NASA TV's This Week @NASA, Week Ending Sept. 14

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NASA TV's This Week @NASA, Week Ending Sept. 14
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This Week at NASA …

NASA Administrator Michael Griffin joined the director of the National Institutes of Health, Elias Zerhouni, in signing an historic memorandum of understanding. NASA sent Congress a plan in May describing how the U.S. segment of the International Space Station can be used as a national laboratory. This partnership will be the first agreement with NASA and another government agency to conduct research aboard the station.

Michael Griffin SOT: "We will not fail to make groundbreaking discoveries."

Following two months of sky-darkening dust that held up its progress, NASA's Mars Exploration Rover Opportunity entered Victoria Crater. The rover team commanded Opportunity to drive just far enough into the crater to get all six wheels onto the inner slope, and then back out to see how much the wheels slipped on the slope. The Hokey Pokey was how the team described the maneuver. This was just the first dip into the crater that Opportunity will extensively explore.

NASA flew its remotely piloted Ikhana airplane with a payload of thermal imaging sensors over the Lick wildfire near Gilroy, Calif. The instruments saw through smoke and identified hot spots, flames and temperature differences. The data was sent via satellite to the Ames Research Center where the imagery was combined with Google Earth maps and placed on a website. There, fire incident commanders used the near real-time eye in the sky imagery to more effectively plan and direct how to combat the wildfire.

Michael Brown SOT: "24 hours ago, I was making "Xs" with a number two pencil on a photo copy of a quad map, but I had to hike up the mountain to get the "X" in the right place. Now, I’m going to go to bed and sleep all night because I can see the activity from the burnout, in real time, and have the confidence the plan is going."

Arizona's high desert is similar to the surface of the moon, a perfect place for RATS. NASA's Desert Rats, or Research and Technology Studies. First used by NASA in the 1960s to train Apollo astronauts for the first moon landings, this area northeast of Flagstaff served as this year's site for field testing of planetary rovers, robots and futuristic spacesuits that may be used for NASA's next missions to the moon, now planned to begin by 2020.

Barbara Romig SOT: "I think it’s really important what we’re doing out here with the Desert Rats testing. It's a stepping stone for us to get to the moon and then on to Mars, so I’m really excited about it."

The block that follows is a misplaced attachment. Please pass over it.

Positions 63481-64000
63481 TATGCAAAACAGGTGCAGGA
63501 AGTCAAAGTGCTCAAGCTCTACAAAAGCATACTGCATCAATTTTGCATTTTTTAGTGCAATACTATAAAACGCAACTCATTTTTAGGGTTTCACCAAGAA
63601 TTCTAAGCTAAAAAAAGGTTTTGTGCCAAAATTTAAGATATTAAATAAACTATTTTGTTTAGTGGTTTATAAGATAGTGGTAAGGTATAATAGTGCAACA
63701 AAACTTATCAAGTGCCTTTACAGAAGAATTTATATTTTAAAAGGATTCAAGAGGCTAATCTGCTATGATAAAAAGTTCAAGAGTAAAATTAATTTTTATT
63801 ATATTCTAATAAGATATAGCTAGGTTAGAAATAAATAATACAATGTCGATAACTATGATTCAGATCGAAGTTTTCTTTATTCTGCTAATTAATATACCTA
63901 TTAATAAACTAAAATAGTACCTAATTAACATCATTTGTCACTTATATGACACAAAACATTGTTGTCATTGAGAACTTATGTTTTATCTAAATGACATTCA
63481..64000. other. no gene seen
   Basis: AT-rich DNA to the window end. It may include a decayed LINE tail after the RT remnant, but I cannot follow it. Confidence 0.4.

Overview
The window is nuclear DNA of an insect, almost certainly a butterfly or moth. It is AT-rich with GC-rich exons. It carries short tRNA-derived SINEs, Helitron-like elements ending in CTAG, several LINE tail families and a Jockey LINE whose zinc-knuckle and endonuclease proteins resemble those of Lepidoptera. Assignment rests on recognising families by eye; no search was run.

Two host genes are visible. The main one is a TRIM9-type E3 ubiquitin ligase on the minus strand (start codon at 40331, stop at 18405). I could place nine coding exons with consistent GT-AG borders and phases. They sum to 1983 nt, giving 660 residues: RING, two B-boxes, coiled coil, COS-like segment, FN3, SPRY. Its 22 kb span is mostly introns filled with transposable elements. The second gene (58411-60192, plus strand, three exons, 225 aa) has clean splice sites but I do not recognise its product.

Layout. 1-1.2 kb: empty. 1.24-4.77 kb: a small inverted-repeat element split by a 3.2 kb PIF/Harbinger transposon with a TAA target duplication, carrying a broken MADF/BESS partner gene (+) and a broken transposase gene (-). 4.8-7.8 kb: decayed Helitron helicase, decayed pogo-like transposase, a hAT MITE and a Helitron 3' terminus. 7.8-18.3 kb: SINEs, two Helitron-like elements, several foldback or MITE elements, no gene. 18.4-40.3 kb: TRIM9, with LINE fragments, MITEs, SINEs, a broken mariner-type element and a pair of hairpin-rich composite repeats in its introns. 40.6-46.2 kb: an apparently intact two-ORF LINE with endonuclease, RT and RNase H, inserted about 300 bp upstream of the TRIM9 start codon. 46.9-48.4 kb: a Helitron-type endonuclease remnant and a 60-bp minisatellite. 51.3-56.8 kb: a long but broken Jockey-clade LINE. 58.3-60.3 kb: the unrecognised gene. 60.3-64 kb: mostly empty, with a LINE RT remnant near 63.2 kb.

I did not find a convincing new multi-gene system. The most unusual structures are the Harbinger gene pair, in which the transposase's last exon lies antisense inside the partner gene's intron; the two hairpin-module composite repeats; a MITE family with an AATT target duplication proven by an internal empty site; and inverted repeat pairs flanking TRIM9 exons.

NASA will mark its 50th anniversary on Oct. 1, 2008. To help commemorate this milestone, the agency has a new 50th anniversary logo. It was unveiled by NASA Deputy Administrator Shana Dale at WIRED Magazine's NextFest in Los Angeles.

Alabama Gov. Bob Riley spoke to education leaders from 18 states at the Marshall Space Flight Center. Alabama was selected by the National Governors Association's Center for Best Practices to host the educator conference because the state has become a model for improving math, science and technology education. The Marshall Center supports education activities across the state.

The seven space shuttle Endeavour astronauts who returned to Earth from STS118 were honored in a day of ceremonies at Walt Disney World. Among the festivities: the crew members served as honorary grand marshals of the afternoon parade down the Magic Kingdom's Main Street, U.S.A.

Born in San Jose, Costa Rica, Dr. Franklin Chang-Diaz became the first Hispanic-American in space when he launched aboard Space Shuttle Columbia on Jan. 12, 1986. The STS 61-C mission was a 6-day flight during which Chang-Dìaz participated in the deployment of the SATCOM KU satellite, conducted experiments in astrophysics and operated a materials processing laboratory. Chang-Diaz, who came to this country after high school with no more than 50 dollars in his pocket, participated in seven space flights, logging more than 1,600 hours in space.

And that's This Week At NASA!
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